Analysis of Cohesin Association to Newly Replicated DNA Through Nascent Strand Binding Assay (NSBA)
Replication forks engage chromatin-bound cohesin complexes during chromosome replication. Interfacing between cohesin and replication forks influences both cohesion establishment and fork functionality. However, the mechanisms mediating this process are scarcely understood. Here we describe the nascent strand binding assay (NSBA) methodology, developed in budding yeast to discriminate the association of cohesin to either parental unreplicated or nascent DNA in the environment of replication forks. NSBA quantitatively estimates the association of a protein of interest to newly replicated DNA. For this, nascent strands are in vivo labeled with the thymine analogue bromodeoxyuridine and chromatin is immunoprecipitated to isolate a fraction enriched in DNA associated to the target protein. The abundance of nascent DNA is then assessed through BrdU immunoprecipitation followed by quantitative PCR, allowing for the parallel analysis of diverse genomic regions. While originally employed to characterize the association of cohesin to nascent sister chromatids, NSBA can be applied to study other factors dynamically associating to nascent DNA.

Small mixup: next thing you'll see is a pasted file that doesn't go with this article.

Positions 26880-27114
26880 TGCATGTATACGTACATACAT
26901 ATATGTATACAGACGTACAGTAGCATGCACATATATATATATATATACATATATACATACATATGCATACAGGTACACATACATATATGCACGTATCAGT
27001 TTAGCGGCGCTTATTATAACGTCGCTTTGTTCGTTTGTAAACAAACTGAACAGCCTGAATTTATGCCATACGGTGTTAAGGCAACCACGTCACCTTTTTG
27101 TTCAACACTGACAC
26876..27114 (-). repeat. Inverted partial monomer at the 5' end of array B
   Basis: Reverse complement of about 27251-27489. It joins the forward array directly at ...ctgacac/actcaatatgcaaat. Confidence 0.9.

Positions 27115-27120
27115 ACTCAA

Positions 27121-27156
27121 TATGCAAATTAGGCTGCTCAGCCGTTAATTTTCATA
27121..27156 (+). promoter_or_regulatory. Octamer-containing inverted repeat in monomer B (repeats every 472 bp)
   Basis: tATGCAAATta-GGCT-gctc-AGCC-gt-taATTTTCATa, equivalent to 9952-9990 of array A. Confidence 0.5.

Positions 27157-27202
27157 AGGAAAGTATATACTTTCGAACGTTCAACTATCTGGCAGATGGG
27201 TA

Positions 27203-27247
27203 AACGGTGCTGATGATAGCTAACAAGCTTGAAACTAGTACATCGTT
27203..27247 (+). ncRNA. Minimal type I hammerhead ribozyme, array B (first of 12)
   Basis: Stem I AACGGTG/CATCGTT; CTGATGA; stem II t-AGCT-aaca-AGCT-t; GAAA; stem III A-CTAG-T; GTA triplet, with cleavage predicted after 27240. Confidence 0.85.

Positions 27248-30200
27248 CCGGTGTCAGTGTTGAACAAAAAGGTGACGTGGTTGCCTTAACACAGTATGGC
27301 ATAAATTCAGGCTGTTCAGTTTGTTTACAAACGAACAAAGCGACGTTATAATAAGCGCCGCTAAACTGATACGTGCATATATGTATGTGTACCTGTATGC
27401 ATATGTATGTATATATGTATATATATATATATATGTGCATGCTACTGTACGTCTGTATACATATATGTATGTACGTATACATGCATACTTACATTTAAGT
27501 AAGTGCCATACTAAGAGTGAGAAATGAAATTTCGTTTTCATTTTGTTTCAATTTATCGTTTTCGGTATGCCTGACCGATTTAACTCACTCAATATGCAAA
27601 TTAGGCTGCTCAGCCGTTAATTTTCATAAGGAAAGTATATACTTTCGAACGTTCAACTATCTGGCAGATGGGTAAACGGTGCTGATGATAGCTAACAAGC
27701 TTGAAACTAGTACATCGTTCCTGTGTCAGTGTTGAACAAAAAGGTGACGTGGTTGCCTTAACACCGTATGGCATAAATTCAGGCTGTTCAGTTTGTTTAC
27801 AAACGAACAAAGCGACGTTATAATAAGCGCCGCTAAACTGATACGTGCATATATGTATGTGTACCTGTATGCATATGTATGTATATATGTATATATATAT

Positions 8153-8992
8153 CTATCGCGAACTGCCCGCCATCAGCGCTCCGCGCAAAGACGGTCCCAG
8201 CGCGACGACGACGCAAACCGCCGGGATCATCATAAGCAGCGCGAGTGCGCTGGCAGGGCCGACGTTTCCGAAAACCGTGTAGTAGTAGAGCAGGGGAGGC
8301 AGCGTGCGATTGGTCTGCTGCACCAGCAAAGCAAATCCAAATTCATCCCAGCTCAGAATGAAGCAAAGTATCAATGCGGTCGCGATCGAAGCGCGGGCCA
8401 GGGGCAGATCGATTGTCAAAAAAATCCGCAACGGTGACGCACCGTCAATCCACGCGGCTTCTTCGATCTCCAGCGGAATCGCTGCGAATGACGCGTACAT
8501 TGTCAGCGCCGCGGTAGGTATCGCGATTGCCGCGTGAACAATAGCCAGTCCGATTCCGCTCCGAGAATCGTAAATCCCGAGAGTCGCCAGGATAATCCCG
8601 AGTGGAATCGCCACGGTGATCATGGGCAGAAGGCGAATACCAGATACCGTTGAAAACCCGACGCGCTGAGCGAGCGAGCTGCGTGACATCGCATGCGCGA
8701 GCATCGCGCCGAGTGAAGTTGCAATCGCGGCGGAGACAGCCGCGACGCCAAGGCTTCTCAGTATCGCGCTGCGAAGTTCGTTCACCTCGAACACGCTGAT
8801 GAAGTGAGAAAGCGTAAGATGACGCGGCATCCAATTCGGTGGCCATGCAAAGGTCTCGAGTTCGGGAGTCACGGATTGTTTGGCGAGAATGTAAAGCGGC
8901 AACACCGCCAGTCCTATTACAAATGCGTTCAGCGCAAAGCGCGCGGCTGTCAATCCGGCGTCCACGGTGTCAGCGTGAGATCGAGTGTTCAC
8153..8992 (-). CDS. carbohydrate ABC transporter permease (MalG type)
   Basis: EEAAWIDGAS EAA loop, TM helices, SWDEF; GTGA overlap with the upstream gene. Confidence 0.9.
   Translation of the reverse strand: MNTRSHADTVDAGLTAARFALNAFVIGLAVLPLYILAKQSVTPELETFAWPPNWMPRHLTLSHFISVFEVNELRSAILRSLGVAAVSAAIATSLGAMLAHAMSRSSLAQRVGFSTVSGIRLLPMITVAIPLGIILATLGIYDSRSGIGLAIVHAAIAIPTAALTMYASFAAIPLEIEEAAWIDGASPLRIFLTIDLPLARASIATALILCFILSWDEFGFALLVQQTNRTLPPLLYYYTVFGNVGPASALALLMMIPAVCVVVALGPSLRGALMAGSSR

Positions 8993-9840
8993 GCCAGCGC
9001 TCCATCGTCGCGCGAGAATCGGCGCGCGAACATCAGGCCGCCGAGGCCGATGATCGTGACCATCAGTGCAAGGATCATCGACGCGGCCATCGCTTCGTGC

Key wordsCohesin Genomics Chromatin immunoprecipitation BrdU-immunoprecipitation Quantitative PCR DNA replication Saccharomyces cerevisiae
We are thankful to current and past members of our laboratory for insightful discussions. This work was supported by the Ministry of Science, Innovation and Universities—MCINN (BFU2017-87013-R to R.B) and the Castilla y León regional government (to C.F.).